CultureUnited States of America
Architecture can really make or break a city - here are ten blunders we're sure the designers would like to forget.
This questionable building is found at the University of California in San Diego. It's named after Audrey and Theodor Geisel (Dr. Seuss), so we don't understand how an ode to creators of such beautiful tales turned out to be so monstrous.
© Mariusz Jurgielewicz/123RF
This architectural disaster sullies the sparkling skyline of the Big Apple. It stands at whopping 32-storeys high, and there's nothing subtle, or indeed tasteful, about it.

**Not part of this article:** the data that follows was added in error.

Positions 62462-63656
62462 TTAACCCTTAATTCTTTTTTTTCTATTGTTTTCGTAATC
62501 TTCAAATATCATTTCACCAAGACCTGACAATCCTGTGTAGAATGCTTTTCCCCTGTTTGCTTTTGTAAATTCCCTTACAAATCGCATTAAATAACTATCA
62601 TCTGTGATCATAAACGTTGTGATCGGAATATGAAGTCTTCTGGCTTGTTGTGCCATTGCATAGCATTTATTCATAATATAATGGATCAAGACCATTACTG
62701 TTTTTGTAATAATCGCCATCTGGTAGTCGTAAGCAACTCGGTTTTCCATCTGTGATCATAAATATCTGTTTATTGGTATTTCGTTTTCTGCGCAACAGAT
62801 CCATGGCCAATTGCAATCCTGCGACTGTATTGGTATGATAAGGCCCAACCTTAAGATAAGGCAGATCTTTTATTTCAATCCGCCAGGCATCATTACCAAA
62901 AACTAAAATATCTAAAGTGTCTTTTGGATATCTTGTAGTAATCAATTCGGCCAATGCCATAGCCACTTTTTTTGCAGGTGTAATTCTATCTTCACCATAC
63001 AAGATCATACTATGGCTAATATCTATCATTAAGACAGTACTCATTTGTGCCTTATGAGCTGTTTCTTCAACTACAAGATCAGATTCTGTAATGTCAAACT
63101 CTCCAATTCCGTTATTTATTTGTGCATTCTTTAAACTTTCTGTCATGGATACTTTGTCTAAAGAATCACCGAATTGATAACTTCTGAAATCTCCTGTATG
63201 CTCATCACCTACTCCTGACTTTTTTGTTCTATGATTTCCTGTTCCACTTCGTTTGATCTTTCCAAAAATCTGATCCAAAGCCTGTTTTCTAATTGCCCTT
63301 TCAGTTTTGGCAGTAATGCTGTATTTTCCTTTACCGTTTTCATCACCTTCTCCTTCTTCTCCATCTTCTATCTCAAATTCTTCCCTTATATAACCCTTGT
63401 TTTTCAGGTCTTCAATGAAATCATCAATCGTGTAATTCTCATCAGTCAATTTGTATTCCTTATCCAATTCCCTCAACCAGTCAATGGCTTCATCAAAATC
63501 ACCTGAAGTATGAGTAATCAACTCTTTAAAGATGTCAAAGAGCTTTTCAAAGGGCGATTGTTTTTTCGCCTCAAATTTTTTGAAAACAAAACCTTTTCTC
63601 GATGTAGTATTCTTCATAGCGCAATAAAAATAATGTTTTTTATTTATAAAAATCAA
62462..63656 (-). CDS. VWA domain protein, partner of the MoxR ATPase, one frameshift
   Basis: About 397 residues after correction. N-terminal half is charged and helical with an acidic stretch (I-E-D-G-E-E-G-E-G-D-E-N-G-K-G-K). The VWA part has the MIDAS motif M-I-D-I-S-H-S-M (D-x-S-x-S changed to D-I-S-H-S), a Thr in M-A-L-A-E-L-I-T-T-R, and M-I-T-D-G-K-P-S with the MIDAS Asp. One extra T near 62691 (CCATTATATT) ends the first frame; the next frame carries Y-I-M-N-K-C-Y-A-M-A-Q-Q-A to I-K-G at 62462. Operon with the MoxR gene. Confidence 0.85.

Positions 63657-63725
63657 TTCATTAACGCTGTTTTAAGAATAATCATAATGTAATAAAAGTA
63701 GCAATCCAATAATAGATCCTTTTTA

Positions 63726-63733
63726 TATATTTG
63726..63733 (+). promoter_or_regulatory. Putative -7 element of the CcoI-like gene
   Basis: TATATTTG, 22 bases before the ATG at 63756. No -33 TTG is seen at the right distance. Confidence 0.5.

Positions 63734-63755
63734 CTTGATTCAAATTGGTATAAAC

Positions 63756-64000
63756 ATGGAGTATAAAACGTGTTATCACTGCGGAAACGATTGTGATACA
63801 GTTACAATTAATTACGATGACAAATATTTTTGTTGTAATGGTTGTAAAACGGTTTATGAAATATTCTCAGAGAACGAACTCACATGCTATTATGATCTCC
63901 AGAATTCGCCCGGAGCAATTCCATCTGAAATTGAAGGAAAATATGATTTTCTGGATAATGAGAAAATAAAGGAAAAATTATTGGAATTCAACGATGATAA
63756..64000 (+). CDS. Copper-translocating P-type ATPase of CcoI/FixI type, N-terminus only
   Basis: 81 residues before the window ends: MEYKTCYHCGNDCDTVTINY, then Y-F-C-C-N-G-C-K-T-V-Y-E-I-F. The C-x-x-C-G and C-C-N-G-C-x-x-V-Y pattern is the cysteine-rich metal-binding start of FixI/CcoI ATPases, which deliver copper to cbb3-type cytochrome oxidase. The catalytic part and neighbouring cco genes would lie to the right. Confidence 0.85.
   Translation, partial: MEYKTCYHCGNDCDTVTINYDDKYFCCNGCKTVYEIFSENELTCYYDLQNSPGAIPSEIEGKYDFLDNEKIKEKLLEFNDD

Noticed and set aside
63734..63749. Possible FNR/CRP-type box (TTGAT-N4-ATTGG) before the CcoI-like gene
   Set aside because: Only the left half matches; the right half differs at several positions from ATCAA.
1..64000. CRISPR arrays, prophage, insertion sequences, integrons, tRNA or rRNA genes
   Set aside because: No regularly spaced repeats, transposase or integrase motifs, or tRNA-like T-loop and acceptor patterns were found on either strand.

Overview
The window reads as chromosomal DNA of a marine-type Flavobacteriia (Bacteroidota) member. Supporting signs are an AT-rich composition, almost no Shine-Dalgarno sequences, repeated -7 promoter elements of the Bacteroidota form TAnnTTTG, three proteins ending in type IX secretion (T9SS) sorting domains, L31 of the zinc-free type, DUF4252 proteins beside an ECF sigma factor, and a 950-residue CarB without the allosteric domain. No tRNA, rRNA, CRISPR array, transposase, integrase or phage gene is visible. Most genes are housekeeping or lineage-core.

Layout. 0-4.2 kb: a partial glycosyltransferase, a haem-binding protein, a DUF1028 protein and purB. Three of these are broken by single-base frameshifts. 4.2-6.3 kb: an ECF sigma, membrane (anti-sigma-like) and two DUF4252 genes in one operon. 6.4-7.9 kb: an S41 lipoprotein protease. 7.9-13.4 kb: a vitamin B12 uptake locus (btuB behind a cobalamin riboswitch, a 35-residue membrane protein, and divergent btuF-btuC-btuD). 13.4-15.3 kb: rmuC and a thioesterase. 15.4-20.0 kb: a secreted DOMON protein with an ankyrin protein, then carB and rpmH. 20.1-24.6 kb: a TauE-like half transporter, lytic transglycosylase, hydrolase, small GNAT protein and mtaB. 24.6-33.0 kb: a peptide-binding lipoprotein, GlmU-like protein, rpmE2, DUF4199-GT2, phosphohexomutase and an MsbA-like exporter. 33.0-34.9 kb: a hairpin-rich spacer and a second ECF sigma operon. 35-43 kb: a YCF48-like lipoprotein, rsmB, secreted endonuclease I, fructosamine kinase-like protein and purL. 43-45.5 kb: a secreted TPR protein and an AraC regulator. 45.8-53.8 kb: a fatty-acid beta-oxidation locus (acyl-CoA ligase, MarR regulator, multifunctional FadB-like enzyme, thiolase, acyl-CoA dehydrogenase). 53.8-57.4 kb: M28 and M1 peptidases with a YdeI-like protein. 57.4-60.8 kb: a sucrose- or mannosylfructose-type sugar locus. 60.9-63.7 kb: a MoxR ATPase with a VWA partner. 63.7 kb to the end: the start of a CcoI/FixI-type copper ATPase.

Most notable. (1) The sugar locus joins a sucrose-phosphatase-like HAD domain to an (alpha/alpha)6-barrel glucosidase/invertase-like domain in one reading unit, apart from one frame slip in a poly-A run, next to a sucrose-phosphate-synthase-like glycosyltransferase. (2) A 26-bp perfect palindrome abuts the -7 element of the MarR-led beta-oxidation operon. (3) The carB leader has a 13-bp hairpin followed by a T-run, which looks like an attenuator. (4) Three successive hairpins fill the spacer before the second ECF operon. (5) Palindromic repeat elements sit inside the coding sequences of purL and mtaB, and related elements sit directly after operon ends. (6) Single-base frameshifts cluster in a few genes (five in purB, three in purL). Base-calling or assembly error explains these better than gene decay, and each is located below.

432 Park Avenue
Deemed resemblant of a giant matchstick, new-addition to New York, 432 Park Avenue continues to be a bone of contention. At 426 metres high, composed of a mere 96 floors, it is the tallest residential building in the world. That being said, at the end of the day it still looks like a stack of Rubik's cubes.
The Walkie Talkie
Generally thought to be the least popular building in Britain, The Walkie Talkie in London has previously been described as a 'gratuitous glass gargoyle graffitied on the skyline'. Offensive and brash, it is a new breed of in-your-face heinous.
Absolutely butchering the traditional Haussmannian architecture for which Paris is so well-loved is the boisterous Montparnasse Tower. They say that you can attain unrivalled views of the city's skyline from the top of it, but that's probably because you are inside the one monstrosity which could ruin the view.